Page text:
How to Train Your Dog to Pull in Harness (Video)


Most dogs love to learn new things, and training your dog to pull in harness can be fun for both of you. Virtually any dog can be trained to pull, although if your best buddy is a small breed (under 30 pounds), he is not likely to be suited to pulling anything heavier than, say, an ornamental cart in your Fourth of July Parade. Larger breeds, though, can actually help you with chores around your home.

Dog Size

The size of the dog has nothing to do with its ability to pull – only with the actual weight it will be able to handle. Age is a factor, though. You should not allow any dog under the age of two to pull heavy loads. You can start training, but keep the weight low. This is because your dog’s bones have not finished growing, and bones and joints can be damaged if placed under undue stress. You should also not consider an older dog that has hip dysplasia, arthritis, or any other disorders of the joints or bones, for pulling. To be on the safe side, you should check with your vet to make sure that your pet can pull.

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The first thing you will need is a good harness. There are several types that are good for pulling. Sled dogs commonly use trekking harnesses or racing harnesses. They slip easily over the dog’s head, and rest on his body. Racing harnesses are light – as you might expect, this is because they are made for speed. Trekking harnesses are used for slowly moving large loads, and are typically well-padded.

You could also consider a carting harness, which is very similar in structure to horse harness.  There is a thick padding across the chest, and a girth that rests behind the shoulders. Webbing is attached to shafts, which are then fixed to a small wagon or cart.

There are several harnesses available online. One of the best is the dog weight pulling harness, made by KnK dog supplies. It is made of durable nylon, and features a separator that lets your dog pull using all four legs. It’s a great buy at just $50.00, and shipping is free.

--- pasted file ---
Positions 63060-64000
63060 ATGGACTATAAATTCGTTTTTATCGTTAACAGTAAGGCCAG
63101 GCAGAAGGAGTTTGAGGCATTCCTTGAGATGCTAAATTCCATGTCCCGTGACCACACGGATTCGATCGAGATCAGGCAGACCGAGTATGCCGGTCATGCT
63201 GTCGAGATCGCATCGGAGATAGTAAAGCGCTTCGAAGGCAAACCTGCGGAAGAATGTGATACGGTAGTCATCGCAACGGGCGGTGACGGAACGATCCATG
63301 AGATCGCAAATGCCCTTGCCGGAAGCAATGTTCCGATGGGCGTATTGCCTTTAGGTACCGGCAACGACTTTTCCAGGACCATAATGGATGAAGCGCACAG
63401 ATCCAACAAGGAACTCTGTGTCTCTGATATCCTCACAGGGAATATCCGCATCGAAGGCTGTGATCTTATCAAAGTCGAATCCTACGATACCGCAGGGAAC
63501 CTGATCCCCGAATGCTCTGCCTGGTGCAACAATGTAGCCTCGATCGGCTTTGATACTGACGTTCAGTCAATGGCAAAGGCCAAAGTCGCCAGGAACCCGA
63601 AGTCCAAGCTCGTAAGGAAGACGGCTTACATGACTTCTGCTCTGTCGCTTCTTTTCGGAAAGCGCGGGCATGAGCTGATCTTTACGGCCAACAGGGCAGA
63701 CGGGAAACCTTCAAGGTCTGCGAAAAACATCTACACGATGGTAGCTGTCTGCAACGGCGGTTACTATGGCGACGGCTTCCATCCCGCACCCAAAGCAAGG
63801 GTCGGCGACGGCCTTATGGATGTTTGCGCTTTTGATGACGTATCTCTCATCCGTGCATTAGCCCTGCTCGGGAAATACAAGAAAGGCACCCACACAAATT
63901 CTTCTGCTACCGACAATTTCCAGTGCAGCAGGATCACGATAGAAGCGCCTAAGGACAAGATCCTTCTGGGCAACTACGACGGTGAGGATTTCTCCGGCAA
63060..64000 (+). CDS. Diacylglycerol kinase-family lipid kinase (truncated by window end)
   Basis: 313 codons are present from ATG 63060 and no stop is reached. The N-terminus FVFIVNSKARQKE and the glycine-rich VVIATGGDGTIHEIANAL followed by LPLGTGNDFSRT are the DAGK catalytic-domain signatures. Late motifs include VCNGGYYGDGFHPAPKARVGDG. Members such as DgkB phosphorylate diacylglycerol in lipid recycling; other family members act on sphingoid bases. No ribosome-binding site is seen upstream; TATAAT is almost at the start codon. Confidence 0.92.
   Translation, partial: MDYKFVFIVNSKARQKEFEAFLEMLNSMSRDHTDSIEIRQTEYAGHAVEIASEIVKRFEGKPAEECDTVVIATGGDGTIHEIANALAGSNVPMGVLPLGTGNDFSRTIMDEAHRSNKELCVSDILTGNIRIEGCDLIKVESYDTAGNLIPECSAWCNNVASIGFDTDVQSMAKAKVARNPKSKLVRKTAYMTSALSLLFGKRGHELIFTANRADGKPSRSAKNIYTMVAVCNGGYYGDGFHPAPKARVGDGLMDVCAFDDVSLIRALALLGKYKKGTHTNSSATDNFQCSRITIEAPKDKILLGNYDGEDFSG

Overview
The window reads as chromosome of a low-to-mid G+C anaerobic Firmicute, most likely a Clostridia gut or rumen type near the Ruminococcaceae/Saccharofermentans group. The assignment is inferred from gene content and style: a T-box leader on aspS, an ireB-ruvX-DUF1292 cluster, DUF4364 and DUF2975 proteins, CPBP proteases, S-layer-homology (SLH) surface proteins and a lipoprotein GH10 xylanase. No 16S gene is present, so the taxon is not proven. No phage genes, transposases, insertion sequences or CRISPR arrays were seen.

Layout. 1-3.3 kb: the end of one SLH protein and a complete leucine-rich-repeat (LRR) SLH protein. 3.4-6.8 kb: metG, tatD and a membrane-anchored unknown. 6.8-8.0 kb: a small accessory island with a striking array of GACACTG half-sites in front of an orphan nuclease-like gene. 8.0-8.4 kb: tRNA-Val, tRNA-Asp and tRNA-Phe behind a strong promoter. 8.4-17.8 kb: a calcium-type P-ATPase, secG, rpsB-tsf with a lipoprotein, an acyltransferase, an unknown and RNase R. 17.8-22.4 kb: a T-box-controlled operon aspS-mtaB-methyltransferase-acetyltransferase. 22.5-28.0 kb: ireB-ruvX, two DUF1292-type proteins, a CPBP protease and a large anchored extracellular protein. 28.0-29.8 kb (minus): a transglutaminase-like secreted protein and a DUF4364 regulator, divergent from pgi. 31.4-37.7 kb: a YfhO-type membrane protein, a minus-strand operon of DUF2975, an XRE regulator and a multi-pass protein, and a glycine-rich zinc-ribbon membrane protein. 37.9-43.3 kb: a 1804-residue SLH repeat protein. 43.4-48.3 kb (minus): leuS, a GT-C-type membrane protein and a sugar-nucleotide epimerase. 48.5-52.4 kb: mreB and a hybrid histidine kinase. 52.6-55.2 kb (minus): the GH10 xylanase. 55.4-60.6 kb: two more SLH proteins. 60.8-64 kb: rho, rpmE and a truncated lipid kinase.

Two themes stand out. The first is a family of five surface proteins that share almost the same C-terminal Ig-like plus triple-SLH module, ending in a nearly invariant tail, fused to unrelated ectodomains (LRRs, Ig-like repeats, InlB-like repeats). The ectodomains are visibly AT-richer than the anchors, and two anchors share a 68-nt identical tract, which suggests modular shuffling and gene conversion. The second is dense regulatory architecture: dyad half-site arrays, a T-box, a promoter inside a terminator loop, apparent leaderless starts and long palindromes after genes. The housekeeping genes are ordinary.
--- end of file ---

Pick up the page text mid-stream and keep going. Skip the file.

Of course you will also need a cart, and if you live in an area that gets a lot of snow, you might also want to consider a sled. There are any number of manufacturers you can find online, and if you’re handy, you can also find plans so you can make your own cart. Your local feed supply store may also be a good source for carts for working dogs.


As is the case with most training endeavors, it’s best to keep the sessions brief and fun. Start training by getting your dog accustomed to the harness. He will probably want to give it a good sniff before you actually place it on him. If he seems a bit nervous, give him a treat. It’s something new, but with a little time he’ll begin to equate the harness with the fun things you are going to do together, and you’ll have no problem getting him to hold still while you put it on.

Now, you want to add a bit of weight. Not much to start with, just enough that your dog feels a bit of resistance. Keep him on a leash, and walk forward. He may want to sit down, but you can keep him moving forward with treats, and of course lots of praise.

Over several sessions, increase the weight, and of course continue to motivate your dog with treats and praise. If he becomes very resistant, lighten the load a bit – you can always add more later.

You are also going to want to use consistent commands. “Hike” and “Mush” are two of the most common, but they’re not etched in stone. You can use whatever you like, as long as it’s consistent and not easily confused with other commands that you may have taught your dog. Of course, you need a command for when you want the dog to stop, as well. “Halt,” “Wait,” or even “Whoa” are fine. Whatever works.You will also need to teach your dog to turn right or left. Most people use the same commands that are used for draft horses – “Gee” for a right turn, and “Haw” for left.

Working with a Partner

Depending on the type of job you want your dog to do, you may find it useful to locate a partner to help with your training. This is because you may want your dog to walk ahead of you, which is of course not going to happen if you are still holding his leash. Your partner can stand ahead of the dog and hold the leash, while you deliver your commands from behind. If the dog does not want to move toward your partner, a gentle push on the rump or the back of the legs can persuade him to move. Once your dog becomes used to walking in front, you can still use a leash for when you might need a bit of extra control – it will just have to be long enough so that you are able to hold it from your behind-the-cart position.

A partner can also be very helpful when you are ready to get your dog used to the actual cart. Even a dog that becomes easily accustomed to pulling weight can become nervous when asked to step between the shafts of a cart. You can distract your dog with treats and praise while your partner maneuvers him into the shafts.

Related Content:

How to Choose the Best Harness for Small Dogs
The Best Seat Belt Harnesses for Dogs
The Best No-Pull Dog Leads and Collars

The Final Word

Teaching your dog to pull is not difficult, and can be very rewarding. The main thing is, with each new step, be lavish with the treats and the praise. You want your dog to associate being trained to pull with good things. Once they are fully trained, most dogs enjoy pulling in and of itself. It’s just one more fun thing for you and your dog to do together!